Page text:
On the other hand, it’s worth noting just how vast the media’s obsession with Holmes has become. Ever since Wall Street Journal reporter John Carreyrou first raised questions about Theranos in 2015, Holmes has been the subject of countless articles and essays, multiple podcast series, a New York Times best-selling book, a hit HBO documentary and a pending Adam McKay film starring Jennifer Lawrence. As the focus of so much sensationalized media, it’s worth questioning why the legend of Holmes and her disgraced company was so easily absorbed into the public bloodstream. 

Ironically, misogyny itself most definitely has something to do with it. Fraudulent businessmen are nothing new. But a female conman? That’s newsworthy. And while this criticism might be well-deserved, it’s not affecting Holmes in a vacuum. According to the New York Times, women in Silicon Valley are continuing to suffer the aftereffects of Theranos’ downfall. Haunted by Holmes’ legacy, women in the tech sector — an already notoriously male dominated field — are reportedly facing even more difficulty courting investors than before. And as the story’s author Erin Griffith keenly pointed out in an interview with Marketplace Tech, “Every male founder that is working on, say, office sharing, is not getting compared to WeWork and Adam Neumann.” 

While the extent of Theranos’ fraud was definitely unusual, the “fake it till you make it” approach that Holmes so wholeheartedly embraced certainly wasn’t. Dependent on venture capital, Silicon Valley startups will routinely overstate their progress in order to attract high profile investors who, more often than not, are more successfully enticed by flashy displays of progress than detailed plans. Those familiar with Silicon Valley allege that this high level of risk-taking is simply an accepted part of the culture. Apparently, even the first iPhone was still riddled with bugs when Apple founder (and Holmes’ own black-turtlenecked muse) Steve Jobs first demonstrated the product. And when it comes to Holmes’ legacy as a female entrepreneur, you could argue that she was simply following her predecessors’ examples by “leaning in.”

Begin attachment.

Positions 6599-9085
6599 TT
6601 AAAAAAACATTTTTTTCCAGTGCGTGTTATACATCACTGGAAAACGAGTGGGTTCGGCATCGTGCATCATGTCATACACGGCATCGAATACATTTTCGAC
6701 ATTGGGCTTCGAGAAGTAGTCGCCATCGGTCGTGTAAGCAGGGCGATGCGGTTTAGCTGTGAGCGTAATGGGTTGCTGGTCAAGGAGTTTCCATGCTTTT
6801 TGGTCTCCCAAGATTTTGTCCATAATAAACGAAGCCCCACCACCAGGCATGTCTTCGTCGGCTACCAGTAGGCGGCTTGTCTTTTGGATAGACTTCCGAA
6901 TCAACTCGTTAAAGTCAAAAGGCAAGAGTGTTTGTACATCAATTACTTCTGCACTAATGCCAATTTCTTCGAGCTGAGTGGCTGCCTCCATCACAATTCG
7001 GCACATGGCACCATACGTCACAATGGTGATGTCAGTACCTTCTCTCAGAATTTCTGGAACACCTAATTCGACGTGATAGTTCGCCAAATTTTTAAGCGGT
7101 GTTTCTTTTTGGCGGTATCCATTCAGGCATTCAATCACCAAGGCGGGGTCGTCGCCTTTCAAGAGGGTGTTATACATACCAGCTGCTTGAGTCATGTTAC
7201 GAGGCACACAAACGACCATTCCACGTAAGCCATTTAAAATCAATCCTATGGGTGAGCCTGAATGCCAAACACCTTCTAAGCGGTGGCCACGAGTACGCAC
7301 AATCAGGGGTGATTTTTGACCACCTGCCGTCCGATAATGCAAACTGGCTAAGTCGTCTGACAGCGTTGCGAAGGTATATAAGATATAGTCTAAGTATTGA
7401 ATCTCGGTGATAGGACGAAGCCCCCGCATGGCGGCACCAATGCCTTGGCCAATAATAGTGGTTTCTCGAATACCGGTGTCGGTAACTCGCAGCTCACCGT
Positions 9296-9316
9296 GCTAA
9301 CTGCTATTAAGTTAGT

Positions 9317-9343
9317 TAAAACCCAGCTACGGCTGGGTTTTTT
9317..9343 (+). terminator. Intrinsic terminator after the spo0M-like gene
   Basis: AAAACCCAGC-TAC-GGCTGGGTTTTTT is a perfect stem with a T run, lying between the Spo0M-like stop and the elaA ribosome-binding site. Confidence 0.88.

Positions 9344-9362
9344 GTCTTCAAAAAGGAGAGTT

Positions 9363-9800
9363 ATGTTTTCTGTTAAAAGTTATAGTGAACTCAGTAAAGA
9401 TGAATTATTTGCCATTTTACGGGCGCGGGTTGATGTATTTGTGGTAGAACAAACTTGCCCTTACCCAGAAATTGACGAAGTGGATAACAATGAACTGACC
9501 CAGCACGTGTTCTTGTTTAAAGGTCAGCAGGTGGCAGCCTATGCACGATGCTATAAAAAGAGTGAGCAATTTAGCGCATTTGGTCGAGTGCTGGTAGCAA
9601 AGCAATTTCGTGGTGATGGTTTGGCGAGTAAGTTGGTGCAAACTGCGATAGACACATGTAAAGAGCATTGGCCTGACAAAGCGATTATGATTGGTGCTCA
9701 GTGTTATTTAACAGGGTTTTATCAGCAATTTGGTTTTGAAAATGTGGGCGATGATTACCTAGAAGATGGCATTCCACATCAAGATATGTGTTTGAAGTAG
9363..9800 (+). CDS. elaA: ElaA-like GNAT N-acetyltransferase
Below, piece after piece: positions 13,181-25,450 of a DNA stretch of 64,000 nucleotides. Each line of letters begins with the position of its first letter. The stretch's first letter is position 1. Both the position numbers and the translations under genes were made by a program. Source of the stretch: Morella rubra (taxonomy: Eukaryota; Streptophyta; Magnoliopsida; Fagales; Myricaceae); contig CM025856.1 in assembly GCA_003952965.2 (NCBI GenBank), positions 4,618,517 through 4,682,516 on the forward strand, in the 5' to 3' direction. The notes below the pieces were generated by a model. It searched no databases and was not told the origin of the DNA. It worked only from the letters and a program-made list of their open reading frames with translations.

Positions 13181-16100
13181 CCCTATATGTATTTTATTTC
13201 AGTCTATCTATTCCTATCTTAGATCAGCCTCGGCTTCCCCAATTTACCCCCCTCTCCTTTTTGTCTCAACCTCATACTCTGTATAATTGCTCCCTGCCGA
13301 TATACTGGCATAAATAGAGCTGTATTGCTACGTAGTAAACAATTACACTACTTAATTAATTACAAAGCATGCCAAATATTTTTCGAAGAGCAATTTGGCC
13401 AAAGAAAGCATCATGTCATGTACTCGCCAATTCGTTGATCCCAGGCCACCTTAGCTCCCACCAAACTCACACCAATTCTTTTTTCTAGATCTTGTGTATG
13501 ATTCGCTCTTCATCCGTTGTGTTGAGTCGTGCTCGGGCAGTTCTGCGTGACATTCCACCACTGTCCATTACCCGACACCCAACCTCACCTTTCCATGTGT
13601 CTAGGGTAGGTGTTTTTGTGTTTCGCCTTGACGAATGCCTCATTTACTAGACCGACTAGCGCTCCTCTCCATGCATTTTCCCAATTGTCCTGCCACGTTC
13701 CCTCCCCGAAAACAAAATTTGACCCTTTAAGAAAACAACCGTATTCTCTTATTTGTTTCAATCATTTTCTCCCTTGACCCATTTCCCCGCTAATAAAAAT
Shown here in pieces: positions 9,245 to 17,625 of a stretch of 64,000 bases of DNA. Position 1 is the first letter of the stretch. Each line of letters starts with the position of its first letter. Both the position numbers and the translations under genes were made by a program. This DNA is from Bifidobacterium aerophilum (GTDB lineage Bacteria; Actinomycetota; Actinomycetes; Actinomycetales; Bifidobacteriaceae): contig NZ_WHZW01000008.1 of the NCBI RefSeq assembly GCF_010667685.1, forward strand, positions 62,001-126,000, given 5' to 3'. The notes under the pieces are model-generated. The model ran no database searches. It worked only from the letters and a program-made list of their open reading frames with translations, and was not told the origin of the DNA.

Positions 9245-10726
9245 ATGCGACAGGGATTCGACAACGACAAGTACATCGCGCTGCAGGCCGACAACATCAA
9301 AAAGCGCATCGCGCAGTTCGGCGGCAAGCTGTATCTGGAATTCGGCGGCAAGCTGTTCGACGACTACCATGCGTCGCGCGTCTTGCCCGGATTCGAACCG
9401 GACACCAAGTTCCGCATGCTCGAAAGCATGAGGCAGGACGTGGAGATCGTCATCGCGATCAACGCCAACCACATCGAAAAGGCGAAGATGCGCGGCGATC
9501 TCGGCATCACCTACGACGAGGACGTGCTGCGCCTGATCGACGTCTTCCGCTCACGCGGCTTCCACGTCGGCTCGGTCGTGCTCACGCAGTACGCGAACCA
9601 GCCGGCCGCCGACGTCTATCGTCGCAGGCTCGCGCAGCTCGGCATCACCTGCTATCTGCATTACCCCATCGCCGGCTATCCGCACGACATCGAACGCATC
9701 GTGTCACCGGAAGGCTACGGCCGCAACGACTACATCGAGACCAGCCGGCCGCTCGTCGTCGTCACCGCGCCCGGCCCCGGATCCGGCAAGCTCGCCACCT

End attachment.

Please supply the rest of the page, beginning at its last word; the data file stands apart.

Once hailed as an icon for women everywhere, Holmes has quickly become a meme on the Left and a cautionary tale for Silicon Valley’s most reactionary investors. It appears that the only thing we love more than a self-made woman is the opportunity to tear one down — love or hate her, it seems that the media and tech sector alike are unable to understand Holmes outside of these dehumanizing tropes. Holmes was undoubtedly a bad actor. But in reducing her to a cartoon villain, we’re ultimately acting upon the same reductive instinct that prompted #GirlBoss to view her as an idol. 

To be clear, I have no vested interest in defending Elizabeth Holmes. Assuming the accusations wielded against her are true, she knowingly conned her investors out of millions, and even more egregiously, actively endangered the lives of patients in order to further her career. This is also by no means a defense of #GirlBoss feminism. On the contrary, by failing to understand Holmes outside of the caricature that’s been painted, we risk upholding the very tenets of corporate feminism that we aim to reject. Just as #GirlBoss feminism celebrates the success of already privileged women while neglecting broader social, political and economic inequalities, focusing on Holmes as an individual also fails to encompass the bigger picture. By forcing Holmes into clichés, we fail to recognize the Silicon Valley culture that encouraged her negligence as well as the history of misogyny that #GirlBoss was attempting (and failed) to address. 

If we truly want to kick #GirlBoss feminism to the curb, we need to move beyond the impulse to view women in a binary hero/villain framework. Assuming the prosecution prevails, Elizabeth Holmes is a con artist and a hustler. She is not, however, just a Madonna or a whore or an icon or a meme — she’s a bad actor operating in a bad system. 

Sarah McGrath ’24 can be reached at Please send responses to this opinion to and op-eds to